A healthy pregnancy means a steadfast commitment to a lifestyle that will sustain you and your baby throughout pregnancy, childbirth and beyond. For many, it means giving up habits and foods that could harm you and your unborn child.
The Mother Baby Center recommends the following for all expectant parents:
- Stay away from smoking. If you smoke, it's not too late to stop. Smoking decreases blood flow to your baby, which means that your baby will get less oxygen. Smoking also increases the risk of miscarriage, stillbirth and sudden infant death syndrome.
- Don't drink alcohol. Drinking beer, wine or wine coolers during pregnancy could harm a developing baby, causing birth defects and, in some cases, lifelong learning problems. Even small amounts of alcohol can hurt brain development.
- Don't use drugs. Using street drugs – marijuana, cocaine or methamphetamines – can damage blood vessels and cause premature labor. Babies born to mothers who use these drugs are often irritable with sleeping and have feeding problems.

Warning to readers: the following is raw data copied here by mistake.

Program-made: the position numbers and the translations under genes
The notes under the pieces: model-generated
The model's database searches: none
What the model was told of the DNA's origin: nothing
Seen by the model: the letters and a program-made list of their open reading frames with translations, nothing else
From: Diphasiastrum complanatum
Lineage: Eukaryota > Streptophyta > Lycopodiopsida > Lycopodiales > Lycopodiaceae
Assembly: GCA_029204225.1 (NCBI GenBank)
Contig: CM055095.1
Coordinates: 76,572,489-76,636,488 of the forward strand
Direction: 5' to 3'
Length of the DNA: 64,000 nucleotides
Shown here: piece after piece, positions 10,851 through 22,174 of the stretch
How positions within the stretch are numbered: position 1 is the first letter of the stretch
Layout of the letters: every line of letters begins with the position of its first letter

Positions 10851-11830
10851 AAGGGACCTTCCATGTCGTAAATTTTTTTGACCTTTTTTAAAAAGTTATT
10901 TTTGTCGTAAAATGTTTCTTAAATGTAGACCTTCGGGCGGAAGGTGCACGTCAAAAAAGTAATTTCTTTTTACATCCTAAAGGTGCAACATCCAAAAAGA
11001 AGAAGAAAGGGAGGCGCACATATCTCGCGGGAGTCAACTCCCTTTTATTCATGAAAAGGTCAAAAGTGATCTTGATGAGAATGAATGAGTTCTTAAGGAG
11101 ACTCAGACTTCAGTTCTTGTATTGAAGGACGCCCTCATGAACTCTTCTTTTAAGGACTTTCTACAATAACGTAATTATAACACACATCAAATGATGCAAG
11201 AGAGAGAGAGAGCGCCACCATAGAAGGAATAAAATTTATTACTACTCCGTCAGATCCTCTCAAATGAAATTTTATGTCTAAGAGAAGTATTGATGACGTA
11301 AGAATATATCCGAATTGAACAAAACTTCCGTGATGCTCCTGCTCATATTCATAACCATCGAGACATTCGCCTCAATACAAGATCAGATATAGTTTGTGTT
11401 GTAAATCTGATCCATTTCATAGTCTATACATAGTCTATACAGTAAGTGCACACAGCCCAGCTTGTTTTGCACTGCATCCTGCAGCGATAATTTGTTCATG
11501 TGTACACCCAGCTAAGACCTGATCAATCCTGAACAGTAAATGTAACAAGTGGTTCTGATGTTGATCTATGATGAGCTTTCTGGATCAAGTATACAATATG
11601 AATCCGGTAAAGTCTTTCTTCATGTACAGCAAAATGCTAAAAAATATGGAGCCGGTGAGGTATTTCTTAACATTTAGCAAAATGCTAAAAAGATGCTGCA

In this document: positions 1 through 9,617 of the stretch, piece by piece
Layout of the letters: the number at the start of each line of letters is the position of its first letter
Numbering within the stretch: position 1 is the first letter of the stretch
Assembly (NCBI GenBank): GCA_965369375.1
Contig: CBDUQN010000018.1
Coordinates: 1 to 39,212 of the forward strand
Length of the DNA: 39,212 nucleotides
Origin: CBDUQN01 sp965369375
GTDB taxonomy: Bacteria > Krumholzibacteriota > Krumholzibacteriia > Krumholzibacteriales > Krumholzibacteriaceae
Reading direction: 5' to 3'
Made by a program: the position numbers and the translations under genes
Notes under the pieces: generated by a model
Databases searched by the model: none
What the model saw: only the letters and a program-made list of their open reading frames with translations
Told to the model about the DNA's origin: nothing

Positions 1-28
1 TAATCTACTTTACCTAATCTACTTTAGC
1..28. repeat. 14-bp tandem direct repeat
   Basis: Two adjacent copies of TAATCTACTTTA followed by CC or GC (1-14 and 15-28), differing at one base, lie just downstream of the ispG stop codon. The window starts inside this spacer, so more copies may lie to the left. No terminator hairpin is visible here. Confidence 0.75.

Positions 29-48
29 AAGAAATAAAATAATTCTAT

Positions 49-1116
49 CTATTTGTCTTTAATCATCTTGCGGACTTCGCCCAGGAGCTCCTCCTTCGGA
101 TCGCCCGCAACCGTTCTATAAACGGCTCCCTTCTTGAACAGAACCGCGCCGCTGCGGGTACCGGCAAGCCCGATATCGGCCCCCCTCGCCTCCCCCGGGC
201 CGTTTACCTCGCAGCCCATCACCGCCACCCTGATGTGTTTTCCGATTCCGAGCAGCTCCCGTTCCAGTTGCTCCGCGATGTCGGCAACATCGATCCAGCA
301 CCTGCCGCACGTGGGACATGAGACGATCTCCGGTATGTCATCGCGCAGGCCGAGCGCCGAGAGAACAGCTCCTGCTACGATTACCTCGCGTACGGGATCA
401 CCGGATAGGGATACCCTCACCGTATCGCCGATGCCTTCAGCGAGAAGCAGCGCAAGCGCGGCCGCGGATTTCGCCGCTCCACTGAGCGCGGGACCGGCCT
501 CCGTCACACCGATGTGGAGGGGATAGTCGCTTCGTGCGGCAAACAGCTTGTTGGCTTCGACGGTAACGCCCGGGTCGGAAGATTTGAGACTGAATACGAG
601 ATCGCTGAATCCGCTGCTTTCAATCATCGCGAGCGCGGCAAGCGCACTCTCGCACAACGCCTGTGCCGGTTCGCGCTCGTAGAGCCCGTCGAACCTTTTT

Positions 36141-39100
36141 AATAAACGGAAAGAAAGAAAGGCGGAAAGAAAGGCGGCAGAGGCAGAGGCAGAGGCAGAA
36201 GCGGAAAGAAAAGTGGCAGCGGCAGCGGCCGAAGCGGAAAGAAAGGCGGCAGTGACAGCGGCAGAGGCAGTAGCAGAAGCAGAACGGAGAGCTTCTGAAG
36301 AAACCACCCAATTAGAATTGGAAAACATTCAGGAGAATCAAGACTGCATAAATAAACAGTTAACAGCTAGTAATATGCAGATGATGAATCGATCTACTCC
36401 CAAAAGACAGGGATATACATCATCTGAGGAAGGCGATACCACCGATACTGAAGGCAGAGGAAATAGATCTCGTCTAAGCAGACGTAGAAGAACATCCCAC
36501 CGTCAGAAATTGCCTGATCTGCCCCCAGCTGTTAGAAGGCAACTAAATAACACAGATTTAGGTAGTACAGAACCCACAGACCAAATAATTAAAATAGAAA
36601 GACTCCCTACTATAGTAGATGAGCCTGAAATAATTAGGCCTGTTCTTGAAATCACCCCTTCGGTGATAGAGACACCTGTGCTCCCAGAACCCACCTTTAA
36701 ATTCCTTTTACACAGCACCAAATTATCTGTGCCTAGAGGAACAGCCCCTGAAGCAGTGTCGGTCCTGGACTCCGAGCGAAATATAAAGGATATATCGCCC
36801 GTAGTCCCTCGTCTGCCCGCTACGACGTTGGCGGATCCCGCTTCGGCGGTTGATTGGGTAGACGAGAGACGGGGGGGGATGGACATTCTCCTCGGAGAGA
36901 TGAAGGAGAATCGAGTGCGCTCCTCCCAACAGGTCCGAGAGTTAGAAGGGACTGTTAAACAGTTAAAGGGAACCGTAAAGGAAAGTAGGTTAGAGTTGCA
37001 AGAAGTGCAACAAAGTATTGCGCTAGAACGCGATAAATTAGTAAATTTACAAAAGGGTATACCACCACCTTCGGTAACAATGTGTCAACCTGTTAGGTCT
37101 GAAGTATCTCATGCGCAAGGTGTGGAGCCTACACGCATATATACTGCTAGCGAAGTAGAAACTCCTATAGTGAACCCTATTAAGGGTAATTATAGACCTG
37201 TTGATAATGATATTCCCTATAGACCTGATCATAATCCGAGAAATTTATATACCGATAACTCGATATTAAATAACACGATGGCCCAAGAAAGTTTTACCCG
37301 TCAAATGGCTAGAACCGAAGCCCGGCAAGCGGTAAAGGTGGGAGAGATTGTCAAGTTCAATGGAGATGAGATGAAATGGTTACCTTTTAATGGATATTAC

- Eat well. Eating a variety of healthy fruits, vegetables and grains will nourish your baby and improve your overall health. Add lean sources of protein, such as chicken, turkey or fish. Check out our top 20 foods for pregnancy on allinahealth.org/pregnancy.
- Limit caffeine. Caffeine speeds up your heart rate and stimulates your central nervous system. It is best to limit caffeine to two 6-ounce cups of coffee or three cups of tea or two cans of caffeinated soda each day.
Having a healthy pregnancy
For more on what you can do during each stage of pregnancy, check out these pages of Beginnings: Pregnancy, Birth and Beyond on allinahealth.org/pregnancy:
- First trimester: What's good and what's bad for you and your baby
- Second trimester: Eating well, exercises and more
- Third trimester: Cutting empty calories and continuing to exercise
Choosing healthful foods
The United State Department of Agriculture has guidelines that can help you make healthful choices.
- Check out the resources just for pregnant and breastfeeding women on choosemyplate.gov.